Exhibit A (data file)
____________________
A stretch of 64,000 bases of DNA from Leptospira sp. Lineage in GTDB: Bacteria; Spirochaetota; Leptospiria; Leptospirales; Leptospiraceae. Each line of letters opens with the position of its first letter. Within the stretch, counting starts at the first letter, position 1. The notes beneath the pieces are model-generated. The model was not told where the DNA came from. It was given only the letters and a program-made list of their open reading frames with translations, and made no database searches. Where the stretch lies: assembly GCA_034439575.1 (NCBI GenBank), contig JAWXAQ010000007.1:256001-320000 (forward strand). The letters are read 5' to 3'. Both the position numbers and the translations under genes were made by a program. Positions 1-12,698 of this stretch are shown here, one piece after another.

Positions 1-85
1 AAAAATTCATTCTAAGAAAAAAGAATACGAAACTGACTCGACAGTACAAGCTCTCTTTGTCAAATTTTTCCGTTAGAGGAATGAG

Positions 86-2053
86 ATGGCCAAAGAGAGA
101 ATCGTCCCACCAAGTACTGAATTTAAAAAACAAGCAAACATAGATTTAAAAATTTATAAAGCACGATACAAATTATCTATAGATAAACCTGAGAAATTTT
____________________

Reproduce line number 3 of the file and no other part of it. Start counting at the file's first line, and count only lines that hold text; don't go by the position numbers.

1 AAAAATTCATTCTAAGAAAAAAGAATACGAAACTGACTCGACAGTACAAGCTCTCTTTGTCAAATTTTTCCGTTAGAGGAATGAG